"15. A purified, isolated protein comprising the amino acid sequence from amino acid residue 1. to about amino acid residue 200 as set out in Figure 5.".
II. The opponent (appellant II) also lodged an appeal with his letter of 8 April 1998, but failed to submit any statement of the grounds of appeal within the time limit defined by Article 108 EPC. The Board sent on 3. August 1998 a communication pursuant to Article 108 and Rule 65(1) EPC warning him that the appeal could be rejected as inadmissible. The opponent did not react to it.
III. The following documents are mentioned in this decision:
(2) J. Weiss et al., Clinical Research, 1986, Vol. 34(2), page 537A,
(4) C.E. Ooi et al, Jornal of Biological Chemistry, 5. November 1987, Vol. 262(31), pages 14891 to 14894,
(5) P. Gray et al., Clinical Research, 1988, Vol. 36(3), page 620A,
(6) EP-0 272 489,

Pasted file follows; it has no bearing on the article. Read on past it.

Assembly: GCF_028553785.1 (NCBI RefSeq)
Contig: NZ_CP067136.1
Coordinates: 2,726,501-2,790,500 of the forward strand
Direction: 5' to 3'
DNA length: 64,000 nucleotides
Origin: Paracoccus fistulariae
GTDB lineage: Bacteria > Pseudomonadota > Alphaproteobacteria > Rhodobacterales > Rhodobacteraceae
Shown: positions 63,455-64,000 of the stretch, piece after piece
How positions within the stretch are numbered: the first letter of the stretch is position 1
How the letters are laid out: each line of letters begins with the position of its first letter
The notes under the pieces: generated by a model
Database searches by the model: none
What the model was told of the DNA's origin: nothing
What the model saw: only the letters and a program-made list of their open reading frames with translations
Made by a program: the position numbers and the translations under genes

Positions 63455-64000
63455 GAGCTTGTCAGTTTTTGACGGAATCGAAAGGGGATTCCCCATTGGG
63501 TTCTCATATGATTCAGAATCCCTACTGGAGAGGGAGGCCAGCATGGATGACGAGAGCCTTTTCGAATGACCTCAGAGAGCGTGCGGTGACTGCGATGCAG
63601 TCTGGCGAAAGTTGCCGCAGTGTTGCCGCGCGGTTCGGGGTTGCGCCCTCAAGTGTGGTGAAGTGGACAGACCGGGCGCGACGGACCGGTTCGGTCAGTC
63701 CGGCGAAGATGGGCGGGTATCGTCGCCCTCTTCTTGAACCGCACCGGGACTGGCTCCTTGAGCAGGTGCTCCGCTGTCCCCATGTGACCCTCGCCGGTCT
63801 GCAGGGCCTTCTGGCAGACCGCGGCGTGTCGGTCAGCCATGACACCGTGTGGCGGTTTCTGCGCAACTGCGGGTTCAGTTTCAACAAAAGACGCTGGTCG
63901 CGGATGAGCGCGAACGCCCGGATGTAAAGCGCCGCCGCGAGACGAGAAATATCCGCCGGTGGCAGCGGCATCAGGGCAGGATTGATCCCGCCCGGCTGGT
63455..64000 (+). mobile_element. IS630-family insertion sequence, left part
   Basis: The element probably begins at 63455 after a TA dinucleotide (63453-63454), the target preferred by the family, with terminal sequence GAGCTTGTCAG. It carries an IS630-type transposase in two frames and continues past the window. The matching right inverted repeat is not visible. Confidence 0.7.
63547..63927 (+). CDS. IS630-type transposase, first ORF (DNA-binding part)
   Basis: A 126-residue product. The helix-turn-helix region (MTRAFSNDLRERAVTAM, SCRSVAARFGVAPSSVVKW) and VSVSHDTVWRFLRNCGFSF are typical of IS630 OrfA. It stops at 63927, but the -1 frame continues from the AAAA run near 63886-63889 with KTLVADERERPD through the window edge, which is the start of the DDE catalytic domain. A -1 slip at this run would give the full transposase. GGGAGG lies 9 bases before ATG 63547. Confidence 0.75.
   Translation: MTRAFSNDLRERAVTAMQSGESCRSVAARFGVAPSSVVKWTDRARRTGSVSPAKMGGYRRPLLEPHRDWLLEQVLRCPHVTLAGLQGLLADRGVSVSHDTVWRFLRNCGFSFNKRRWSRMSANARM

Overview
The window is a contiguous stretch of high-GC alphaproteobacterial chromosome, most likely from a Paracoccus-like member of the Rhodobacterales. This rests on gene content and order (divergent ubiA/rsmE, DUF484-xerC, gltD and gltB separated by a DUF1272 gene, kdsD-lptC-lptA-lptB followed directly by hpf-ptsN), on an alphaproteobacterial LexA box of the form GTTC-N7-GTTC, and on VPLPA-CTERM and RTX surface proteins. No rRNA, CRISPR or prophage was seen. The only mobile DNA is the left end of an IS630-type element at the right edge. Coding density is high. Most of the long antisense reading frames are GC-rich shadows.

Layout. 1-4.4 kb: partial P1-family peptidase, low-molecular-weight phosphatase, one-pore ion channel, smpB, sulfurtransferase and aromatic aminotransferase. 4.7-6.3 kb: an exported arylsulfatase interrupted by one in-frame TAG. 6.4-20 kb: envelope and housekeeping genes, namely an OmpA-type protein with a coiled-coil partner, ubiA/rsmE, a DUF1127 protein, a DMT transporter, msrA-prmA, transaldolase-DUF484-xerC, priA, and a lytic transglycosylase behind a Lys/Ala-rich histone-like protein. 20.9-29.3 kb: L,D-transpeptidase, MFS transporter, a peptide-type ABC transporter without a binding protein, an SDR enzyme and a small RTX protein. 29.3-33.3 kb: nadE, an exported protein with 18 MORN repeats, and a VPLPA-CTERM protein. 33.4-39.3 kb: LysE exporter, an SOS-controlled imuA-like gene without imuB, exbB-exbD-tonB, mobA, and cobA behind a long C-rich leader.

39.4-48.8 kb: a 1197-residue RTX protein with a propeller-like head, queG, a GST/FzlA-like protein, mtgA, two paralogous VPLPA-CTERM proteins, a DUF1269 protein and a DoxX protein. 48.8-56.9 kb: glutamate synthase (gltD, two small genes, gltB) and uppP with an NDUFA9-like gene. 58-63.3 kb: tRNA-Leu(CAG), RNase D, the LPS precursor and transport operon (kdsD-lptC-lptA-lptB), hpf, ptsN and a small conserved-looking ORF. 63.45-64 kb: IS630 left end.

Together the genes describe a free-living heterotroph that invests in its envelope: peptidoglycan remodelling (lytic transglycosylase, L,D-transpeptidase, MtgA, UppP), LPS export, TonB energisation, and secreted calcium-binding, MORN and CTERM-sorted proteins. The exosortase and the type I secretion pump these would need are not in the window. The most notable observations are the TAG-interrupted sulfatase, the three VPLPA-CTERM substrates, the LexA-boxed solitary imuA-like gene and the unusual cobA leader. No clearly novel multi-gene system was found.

(10) P. Elsbach and J.Weiss, Bacteria-Host Cell Interaction, 1988, pages 47 to 60.
IV. In order to persuade the Board that claim 1 as granted did meet the requirements of Articles 100(c)/123(2) EPC, appellant I argued in its written submissions that the application had to be read in the light of the common general knowledge of the skilled person, for which derivatization of protein and/or nucleotidic sequences was at the priority date of the patent in suit a routine matter. Furthermore, the application pointed at a derivatization of the 25 kD fragments obtained by making reference to the differences between the human and rabbit BPI amino acid sequences and to the nucleotidic sequences obtained by hybridization under stringent conditions, since said conditions nevertheless allowed some degree of mismatch between the retrieved sequence and the probe. It was further argued that the reasons given by the opposition division to allow the auxiliary request in relation to the requirements of Articles 54, 56, 83 and 87 EPC equally applied to the claims as granted, ie the present main request.